Nutrition: leading by example — Trump vs. Clinton

Nutrition: leading by example — Trump vs. Clinton

Trump's diet has been brought to the forefront during this election year.

By David Dunaief, M.D.

Donald Trump could learn a thing or two from Bill Clinton. No, we are not talking about politics; we are talking about health. Trump is a public persona, and his diet has been brought to the forefront. As was Clinton’s when he was the United States’ 42nd president. An Aug. 8 New York Times article discussed Trump’s love for fast food and his ironic obsession with cleanliness (1).

Trump’s approach to diet seems to be eerily similar to the standard American diet — with the added detriment of fast food. Though he likes the cleanliness of fast food chains, his arteries may not like the “dirtying” effect of atherosclerosis, or arterial plaques.

Admittedly, I don’t know anything about his family history, including whether or not cardiovascular disease is an issue; nor his blood chemistries, such as cholesterol levels; nor whether or not he has high blood pressure. However, one thing is clear: He is overweight with a significant amount of visceral fat, or belly fat. This type of body fat is considered the most dangerous because it surrounds the internal organs such as the heart (2). This promotes potential cardiovascular disease and diabetes.

For a long time, Bill Clinton also had a love for fast food and the standard American diet. However, this resulted in atherosclerosis, which caused significant blockage of coronary arteries and resulted in coronary artery bypass surgery involving four arteries in 2004. Since then, he has been on a mission to reform his diet. Through the influence of physicians like Drs. Dean Ornish and Caldwell Esselstyn, both advocates of plant-based diets, Clinton has done much better and lost significant weight, as well.

Thus, this is more about the standard American diet, with its high saturated fat, high sugar, refined grains, processed meats and elevated salt versus the nutrient-dense, more likely plant-based, approach with fruits, vegetables and whole grains and their respective effects on cardiovascular disease, atherosclerosis and even mortality.

These type of plant-based diets include the Mediterranean-type diet, the DASH diet, the Ornish diet and the Esselstyn diet.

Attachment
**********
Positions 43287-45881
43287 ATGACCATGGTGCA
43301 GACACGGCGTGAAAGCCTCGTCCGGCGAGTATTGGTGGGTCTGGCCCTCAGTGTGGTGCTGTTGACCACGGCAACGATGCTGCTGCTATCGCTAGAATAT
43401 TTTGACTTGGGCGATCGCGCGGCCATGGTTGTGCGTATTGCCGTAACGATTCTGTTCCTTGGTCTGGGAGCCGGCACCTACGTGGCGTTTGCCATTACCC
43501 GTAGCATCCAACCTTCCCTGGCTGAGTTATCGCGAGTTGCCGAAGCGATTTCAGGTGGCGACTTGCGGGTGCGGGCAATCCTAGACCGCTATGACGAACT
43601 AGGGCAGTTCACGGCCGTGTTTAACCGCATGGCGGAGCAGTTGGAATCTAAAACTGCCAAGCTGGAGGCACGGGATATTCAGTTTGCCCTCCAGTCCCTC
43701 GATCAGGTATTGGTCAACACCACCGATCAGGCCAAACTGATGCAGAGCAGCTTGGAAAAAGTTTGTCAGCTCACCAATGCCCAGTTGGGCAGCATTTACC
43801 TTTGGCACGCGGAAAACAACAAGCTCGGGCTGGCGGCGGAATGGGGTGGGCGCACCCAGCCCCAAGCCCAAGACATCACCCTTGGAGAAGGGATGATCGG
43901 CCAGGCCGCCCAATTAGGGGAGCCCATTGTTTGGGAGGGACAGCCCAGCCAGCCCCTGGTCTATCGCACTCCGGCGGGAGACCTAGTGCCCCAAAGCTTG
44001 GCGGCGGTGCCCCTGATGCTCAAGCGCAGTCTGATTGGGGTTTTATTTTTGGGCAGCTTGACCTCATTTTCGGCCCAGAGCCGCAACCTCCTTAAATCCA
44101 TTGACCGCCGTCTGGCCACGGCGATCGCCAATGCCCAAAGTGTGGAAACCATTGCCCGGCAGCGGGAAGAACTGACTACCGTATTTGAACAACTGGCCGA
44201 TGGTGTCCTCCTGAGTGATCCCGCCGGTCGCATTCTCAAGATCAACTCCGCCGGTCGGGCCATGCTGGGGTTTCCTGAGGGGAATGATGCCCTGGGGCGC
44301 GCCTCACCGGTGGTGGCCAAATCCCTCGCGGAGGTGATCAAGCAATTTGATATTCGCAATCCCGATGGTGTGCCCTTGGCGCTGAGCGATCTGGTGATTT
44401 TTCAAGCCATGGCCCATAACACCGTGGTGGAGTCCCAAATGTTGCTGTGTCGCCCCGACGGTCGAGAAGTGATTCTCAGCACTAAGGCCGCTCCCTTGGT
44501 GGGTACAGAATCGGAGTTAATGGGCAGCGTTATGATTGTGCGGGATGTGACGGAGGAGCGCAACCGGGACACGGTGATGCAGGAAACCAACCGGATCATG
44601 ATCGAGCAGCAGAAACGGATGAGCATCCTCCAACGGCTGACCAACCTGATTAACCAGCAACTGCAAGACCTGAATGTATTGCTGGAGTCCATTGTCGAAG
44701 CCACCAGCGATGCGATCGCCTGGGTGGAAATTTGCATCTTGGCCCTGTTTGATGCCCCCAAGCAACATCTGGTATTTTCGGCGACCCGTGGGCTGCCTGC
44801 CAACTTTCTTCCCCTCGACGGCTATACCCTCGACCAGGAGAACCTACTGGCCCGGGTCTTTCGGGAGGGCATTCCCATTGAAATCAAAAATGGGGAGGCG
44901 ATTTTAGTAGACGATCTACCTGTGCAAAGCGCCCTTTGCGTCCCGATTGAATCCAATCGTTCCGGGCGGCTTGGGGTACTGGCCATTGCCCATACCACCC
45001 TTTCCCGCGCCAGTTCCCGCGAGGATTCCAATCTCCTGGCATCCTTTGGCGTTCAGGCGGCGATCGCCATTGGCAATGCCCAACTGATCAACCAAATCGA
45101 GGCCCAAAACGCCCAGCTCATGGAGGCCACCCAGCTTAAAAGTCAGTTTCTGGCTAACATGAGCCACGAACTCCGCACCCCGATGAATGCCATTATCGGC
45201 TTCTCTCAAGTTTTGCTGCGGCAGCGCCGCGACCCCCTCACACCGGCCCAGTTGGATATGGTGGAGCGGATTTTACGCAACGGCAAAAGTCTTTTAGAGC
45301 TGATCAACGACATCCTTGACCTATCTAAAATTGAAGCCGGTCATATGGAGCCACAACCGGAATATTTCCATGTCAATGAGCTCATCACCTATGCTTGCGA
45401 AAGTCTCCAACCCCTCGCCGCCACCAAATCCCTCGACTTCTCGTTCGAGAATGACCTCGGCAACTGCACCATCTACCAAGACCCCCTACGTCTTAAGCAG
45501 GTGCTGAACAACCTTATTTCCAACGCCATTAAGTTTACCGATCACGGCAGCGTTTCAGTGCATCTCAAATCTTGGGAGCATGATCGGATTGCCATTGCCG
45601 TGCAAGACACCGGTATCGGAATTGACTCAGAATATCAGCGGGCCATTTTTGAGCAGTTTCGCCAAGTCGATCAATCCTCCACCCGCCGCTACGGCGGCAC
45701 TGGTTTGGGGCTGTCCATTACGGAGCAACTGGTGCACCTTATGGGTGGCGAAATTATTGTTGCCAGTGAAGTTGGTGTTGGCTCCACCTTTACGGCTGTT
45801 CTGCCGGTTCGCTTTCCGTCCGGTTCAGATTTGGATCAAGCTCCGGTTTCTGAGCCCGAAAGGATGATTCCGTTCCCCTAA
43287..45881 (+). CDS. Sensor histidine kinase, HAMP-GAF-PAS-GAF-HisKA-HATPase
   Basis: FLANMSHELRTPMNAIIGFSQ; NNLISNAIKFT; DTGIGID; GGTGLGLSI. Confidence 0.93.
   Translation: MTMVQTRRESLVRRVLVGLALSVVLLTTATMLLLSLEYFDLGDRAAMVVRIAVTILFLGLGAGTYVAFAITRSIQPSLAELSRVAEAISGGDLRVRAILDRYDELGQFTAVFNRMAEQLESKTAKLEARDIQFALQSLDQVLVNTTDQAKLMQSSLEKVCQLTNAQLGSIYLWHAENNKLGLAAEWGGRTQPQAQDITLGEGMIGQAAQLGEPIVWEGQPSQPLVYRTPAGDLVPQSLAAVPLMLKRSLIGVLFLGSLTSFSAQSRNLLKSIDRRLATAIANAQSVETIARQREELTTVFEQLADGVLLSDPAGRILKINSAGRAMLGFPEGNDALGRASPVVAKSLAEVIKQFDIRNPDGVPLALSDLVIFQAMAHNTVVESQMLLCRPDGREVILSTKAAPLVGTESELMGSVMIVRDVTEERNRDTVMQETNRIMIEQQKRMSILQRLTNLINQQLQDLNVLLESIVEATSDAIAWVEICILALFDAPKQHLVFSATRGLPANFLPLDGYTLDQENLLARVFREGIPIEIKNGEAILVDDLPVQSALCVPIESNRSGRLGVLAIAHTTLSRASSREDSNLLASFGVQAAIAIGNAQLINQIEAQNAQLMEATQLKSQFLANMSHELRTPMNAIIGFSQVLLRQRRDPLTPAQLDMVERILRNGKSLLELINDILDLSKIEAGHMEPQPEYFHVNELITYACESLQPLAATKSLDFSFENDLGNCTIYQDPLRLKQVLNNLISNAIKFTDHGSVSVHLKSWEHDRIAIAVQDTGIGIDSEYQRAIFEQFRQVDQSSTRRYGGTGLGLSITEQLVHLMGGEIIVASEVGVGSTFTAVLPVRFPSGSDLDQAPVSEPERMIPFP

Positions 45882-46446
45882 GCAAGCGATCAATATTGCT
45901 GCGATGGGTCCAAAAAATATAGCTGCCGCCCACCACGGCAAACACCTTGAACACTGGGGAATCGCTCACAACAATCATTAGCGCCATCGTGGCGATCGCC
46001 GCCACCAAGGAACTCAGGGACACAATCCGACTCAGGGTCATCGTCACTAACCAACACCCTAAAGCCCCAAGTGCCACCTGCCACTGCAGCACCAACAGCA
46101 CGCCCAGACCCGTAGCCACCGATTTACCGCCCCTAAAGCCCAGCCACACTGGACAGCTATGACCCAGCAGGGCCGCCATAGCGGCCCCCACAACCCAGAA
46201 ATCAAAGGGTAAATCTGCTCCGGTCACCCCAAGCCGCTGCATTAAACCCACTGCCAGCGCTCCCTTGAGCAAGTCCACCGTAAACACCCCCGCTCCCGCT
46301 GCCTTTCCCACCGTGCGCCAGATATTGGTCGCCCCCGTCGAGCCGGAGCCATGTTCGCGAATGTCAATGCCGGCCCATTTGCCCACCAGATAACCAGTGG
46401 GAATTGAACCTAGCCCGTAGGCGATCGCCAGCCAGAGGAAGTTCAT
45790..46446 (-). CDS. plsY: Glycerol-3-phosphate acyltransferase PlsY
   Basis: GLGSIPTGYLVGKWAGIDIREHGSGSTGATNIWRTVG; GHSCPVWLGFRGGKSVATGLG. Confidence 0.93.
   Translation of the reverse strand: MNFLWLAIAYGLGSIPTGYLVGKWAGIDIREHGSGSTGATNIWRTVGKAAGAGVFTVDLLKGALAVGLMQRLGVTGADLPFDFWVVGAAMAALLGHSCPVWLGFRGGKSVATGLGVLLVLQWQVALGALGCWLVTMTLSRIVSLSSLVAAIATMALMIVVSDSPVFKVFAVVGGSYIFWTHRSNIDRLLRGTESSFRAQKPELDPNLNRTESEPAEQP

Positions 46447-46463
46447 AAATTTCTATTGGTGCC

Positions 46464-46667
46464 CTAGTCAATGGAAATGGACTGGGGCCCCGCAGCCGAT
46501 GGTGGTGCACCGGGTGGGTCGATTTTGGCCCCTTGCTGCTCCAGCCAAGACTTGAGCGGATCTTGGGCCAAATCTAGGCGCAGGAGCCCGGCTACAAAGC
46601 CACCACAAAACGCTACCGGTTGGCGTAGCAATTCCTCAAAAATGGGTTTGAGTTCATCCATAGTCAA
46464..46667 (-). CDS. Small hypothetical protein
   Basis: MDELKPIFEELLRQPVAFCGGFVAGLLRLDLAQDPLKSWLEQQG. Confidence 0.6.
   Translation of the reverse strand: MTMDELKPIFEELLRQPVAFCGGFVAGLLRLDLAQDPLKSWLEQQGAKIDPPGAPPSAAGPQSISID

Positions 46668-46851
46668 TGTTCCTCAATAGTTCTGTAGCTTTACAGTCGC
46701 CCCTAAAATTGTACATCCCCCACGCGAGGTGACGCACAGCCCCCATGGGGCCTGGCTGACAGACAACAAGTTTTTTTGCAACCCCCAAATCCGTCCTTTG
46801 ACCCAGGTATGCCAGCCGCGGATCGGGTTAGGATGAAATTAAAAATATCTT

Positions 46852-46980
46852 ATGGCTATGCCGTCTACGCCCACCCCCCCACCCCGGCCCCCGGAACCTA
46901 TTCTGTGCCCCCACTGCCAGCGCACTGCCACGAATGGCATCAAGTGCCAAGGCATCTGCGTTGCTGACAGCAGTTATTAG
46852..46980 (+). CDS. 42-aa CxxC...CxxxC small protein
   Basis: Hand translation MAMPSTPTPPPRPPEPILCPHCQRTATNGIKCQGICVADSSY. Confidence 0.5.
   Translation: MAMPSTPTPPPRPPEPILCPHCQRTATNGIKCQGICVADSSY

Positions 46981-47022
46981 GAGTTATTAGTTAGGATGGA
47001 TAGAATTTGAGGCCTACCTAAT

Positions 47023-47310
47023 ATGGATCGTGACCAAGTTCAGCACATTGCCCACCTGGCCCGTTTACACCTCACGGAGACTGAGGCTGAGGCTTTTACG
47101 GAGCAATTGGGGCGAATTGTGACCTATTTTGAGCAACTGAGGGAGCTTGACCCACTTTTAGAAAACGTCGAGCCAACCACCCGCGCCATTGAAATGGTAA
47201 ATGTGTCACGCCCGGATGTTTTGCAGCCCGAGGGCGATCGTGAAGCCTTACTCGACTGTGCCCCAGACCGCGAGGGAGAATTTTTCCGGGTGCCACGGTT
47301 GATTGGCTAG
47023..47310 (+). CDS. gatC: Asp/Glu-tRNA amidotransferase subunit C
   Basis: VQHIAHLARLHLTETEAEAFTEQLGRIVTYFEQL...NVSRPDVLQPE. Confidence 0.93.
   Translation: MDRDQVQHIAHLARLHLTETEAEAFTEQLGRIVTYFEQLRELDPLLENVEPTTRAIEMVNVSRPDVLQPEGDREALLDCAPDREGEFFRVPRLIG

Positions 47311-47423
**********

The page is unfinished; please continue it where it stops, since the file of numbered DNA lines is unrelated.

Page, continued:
If we look solely at the differences between saturated fats and unsaturated fats, a recent study involving over 120,000 participants showed that when just 5 percent of pure saturated fats in the diet were replaced with unsaturated fats, this resulted in a significant reduction in all-cause mortality of up to 27 percent over 32 years (3). For more details on this study analysis, see my recent article, “Let the dietary fat wars begin,” which can be found online at www.tbrnewsmedia.com.

I am a firm believer in leading by example. I think it is a powerful way to get patients to follow through with lifestyle changes, especially diet and exercise. That is why the dietary changes I ask my patients to make, I also have been following for years.

Data on cardiovascular disease

Recently, the Centers for Disease Control and Prevention released data about cardiovascular disease that is downright depressing. From 2000 to 2010, the risk of dying from this disease was decreasing by almost 4 percent a year in both men and women (4). However, from 2010 to 2014, this decrease slowed precipitously to 0.23 percent in men and 1.17 percent in women. The reason for this slowdown is that we may have reached a ceiling in the effectiveness of traditional medical interventions. The suggestions are that we concentrate more efforts on lifestyle modifications, specifically diet, physical activity and not smoking.

At the same time, 2011-2012 NHANES data showed a significant increase in obesity and diabetes (5). The bad news is we have not changed our lifestyles enough, especially diet. The good news is that there is a large upside for change and progress!

Reversing heart disease

This research includes both Ornish and Esselstyn. Both physicians have shown it is possible, through a plant-based approach, to have a significant impact on cardiovascular disease, reversing atherosclerosis and preventing a cardiovascular event such as a heart attack.